Slogans for Sale

For indispensable reporting on the coronavirus crisis and more, subscribe to Mother Jones' newsletters.


One afternoon in the late 1980s, I was vegging in front of the tube when a mysterious ad for a new amusement park ride called the Revolution came on. Its coolly contradictory tag line was hard to forget: “The Revolution Will Not Be Televised!” Of course, that catchphrase wasn’t written by a copywriter but Gil Scott-Heron, the poet and musician who’d originally sung it as a declaration of independence from the very folks who’d take his lyrical manifesto and turn it into a 30-second earworm for pubescent cartoon watchers. How his signature song ended up in a Great America ad, I have no idea. But Scott-Heron, whom Alan Light profiles in our current issue, wasn’t the first nor the last musician to have his or her message repackaged for prime time. Some more examples of turning musical rebellion into money: 

1987 Gil Scott-Heron’s proto-hip-hop anthem “The Revolution Will Not Be Televised” goes for a spin in a TV ad for Great America’s new ride, the Revolution.

1987 Michael Jackson, owner of the Beatles catalog, lets Nike use “Revolution”—the first Fab Four song to appear in a TV commercial. Yoko Ono says the spot “is making John’s music accessible to a new generation.”

1995 KRS-One rewrites “The Revolution Will Not Be Televised” for a Nike ad. Sample lyrics: “The revolution will not refrain from chest bumping…The revolution is about basketball, and basketball is the truth!”

2000 The Who’s “Won’t Get Fooled Again” takes a bow for the new revolution—the Nissan Maxima.

2005 Tommy Hilfiger conscripts Jefferson Airplane’s “Volunteers” (“Got to revolution!”) for a spot filled with teen hotties.

2005 Lefty rocker Steve Earle okays the use of his “The Revolution Starts Now” in a Chevy truck ad.

2007 Janis Joplin’s anti-consumerist ditty “Mercedes Benz” becomes a feel-good jingle for…Mercedes-Benz.

2009 A British “ethical banking” firm convinces Bob Dylan to lend the rights to “Blowin’ in the Wind.”

Watch some of the ads below the jump.

 

 

THE BIG PICTURE

You expect the big picture, and it's our job at Mother Jones to give it to you. And right now, so many of the troubles we face are the making not of a virus, but of the quest for profit, political or economic (and not just from the man in the White House who could have offered leadership and comfort but instead gave us bleach).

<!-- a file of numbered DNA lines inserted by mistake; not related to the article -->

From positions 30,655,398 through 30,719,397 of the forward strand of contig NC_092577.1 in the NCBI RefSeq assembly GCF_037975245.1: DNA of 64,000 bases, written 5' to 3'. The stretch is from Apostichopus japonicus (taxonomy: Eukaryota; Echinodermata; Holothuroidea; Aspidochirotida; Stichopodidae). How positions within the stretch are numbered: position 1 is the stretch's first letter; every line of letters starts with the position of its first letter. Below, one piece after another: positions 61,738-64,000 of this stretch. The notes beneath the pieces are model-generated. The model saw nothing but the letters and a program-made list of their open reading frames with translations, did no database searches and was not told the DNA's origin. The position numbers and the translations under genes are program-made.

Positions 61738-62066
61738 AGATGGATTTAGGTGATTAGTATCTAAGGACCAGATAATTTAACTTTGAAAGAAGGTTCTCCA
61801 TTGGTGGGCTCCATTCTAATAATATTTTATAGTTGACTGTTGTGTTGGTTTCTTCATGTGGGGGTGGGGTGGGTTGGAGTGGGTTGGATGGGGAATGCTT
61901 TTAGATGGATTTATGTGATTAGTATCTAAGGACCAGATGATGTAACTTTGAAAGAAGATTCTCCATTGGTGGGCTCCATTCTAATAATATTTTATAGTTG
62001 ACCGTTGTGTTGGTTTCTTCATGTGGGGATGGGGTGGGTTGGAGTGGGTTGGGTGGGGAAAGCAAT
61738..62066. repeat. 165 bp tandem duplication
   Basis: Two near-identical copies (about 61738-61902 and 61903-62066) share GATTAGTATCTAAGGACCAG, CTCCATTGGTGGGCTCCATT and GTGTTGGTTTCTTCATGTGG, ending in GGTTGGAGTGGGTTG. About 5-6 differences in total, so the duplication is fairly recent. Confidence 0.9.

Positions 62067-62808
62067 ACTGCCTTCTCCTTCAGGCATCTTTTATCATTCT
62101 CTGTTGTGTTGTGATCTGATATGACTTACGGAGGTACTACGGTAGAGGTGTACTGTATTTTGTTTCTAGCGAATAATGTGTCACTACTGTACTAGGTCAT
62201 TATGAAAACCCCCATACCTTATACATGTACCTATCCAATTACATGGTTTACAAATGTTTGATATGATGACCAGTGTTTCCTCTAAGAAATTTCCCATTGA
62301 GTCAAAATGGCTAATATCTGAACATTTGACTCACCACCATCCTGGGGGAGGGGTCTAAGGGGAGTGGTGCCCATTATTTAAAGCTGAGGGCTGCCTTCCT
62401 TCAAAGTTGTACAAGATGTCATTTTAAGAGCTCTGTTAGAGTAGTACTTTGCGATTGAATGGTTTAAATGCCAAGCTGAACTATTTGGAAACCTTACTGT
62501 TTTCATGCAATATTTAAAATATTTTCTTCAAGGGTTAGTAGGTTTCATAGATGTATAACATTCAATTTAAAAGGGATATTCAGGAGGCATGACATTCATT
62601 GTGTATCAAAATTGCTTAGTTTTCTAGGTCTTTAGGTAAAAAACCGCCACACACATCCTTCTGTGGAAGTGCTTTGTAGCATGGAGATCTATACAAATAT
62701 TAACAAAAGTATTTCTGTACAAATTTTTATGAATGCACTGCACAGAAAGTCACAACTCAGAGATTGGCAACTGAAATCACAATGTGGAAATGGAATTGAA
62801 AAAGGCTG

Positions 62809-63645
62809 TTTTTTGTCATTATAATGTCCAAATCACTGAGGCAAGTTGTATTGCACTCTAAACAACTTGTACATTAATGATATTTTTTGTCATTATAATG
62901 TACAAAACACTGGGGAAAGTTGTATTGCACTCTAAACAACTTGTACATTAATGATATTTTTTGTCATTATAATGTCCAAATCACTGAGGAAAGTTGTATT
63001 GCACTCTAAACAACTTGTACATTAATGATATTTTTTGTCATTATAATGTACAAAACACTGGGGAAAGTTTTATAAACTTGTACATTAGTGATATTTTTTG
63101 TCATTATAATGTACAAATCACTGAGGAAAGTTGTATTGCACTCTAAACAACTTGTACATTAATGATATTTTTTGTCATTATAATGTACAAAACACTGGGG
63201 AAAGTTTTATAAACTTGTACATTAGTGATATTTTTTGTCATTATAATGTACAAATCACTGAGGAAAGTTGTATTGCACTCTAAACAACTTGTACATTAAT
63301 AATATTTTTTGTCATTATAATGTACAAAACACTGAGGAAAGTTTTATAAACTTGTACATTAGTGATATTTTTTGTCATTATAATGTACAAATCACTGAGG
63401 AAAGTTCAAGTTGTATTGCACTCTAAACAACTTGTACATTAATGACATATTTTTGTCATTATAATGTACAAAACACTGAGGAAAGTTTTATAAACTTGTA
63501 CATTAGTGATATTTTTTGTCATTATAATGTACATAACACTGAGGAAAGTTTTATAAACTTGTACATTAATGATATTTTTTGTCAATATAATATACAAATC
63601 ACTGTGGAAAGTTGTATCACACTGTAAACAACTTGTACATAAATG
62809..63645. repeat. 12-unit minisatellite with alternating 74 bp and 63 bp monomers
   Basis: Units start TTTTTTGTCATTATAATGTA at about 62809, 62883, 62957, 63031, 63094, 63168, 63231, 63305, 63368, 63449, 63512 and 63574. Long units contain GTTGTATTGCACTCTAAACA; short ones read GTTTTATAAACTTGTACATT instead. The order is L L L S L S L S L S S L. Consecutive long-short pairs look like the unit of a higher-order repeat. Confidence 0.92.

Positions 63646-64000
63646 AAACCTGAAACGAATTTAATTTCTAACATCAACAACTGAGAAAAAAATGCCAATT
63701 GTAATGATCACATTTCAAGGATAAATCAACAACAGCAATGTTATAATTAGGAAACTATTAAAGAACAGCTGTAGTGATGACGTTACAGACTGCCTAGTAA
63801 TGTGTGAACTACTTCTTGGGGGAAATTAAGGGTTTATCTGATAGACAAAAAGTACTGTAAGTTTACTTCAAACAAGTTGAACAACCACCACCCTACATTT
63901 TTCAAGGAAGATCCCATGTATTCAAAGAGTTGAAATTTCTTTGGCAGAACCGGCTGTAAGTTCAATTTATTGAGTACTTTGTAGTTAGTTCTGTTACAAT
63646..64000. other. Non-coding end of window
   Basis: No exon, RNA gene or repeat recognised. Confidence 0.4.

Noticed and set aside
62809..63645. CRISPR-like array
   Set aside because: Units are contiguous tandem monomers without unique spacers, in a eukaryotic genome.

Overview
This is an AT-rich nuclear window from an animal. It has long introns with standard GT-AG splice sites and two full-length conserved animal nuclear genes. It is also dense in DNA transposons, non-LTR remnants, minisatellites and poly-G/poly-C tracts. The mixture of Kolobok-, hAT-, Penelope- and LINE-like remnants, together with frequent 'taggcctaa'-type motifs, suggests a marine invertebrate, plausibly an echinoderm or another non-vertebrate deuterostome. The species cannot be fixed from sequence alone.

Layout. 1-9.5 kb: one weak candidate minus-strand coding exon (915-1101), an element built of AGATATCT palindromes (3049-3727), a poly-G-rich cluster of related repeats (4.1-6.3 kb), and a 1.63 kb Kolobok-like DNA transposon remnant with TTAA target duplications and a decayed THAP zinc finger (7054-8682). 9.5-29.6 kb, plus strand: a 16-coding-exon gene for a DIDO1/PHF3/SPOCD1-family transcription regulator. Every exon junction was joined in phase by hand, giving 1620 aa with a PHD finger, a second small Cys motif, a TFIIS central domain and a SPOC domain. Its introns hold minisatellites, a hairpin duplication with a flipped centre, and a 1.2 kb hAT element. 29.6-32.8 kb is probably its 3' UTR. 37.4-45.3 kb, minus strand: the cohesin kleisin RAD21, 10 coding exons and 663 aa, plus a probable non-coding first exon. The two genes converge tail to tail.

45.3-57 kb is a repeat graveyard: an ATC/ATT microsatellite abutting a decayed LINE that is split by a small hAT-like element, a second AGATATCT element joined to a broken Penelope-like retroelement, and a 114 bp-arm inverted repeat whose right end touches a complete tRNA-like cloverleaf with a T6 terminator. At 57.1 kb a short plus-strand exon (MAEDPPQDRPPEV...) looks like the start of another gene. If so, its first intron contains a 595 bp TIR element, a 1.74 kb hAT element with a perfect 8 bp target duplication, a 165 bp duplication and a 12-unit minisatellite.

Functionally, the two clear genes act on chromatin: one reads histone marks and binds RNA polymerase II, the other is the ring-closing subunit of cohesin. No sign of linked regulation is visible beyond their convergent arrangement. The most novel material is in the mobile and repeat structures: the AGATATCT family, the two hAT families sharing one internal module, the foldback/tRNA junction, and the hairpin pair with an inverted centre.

In "News Is Just Like Waste Management," we unpack what the coronavirus crisis has meant for journalism, including Mother Jones’, and how we can rise to the challenge. If you're able to, this is a critical moment to support our nonprofit journalism with a donation: We've scoured our budget and made the cuts we can without impairing our mission, and we hope to raise $400,000 from our community of online readers to help keep our big reporting projects going because this extraordinary pandemic-plus-election year is no time to pull back.

THE BIG PICTURE

You expect the big picture, and it's our job at Mother Jones to give it to you. And right now, so many of the troubles we face are the making not of a virus, but of the quest for profit, political or economic (and not just from the man in the White House who could have offered leadership and comfort but instead gave us bleach).

In "News Is Just Like Waste Management," we unpack what the coronavirus crisis has meant for journalism, including Mother Jones’, and how we can rise to the challenge. If you're able to, this is a critical moment to support our nonprofit journalism with a donation: We've scoured our budget and made the cuts we can without impairing our mission, and we hope to raise $400,000 from our community of online readers to help keep our big reporting projects going because this extraordinary pandemic-plus-election year is no time to pull back.

We Recommend

Latest

Sign up for our newsletters

Subscribe and we'll send Mother Jones straight to your inbox.

Get our award-winning magazine

Save big on a full year of investigations, ideas, and insights.

Subscribe

Support our journalism

Help Mother Jones' reporters dig deep with a tax-deductible donation.

Donate

We have a new comment system! We are now using Coral, from Vox Media, for comments on all new articles. We'd love your feedback.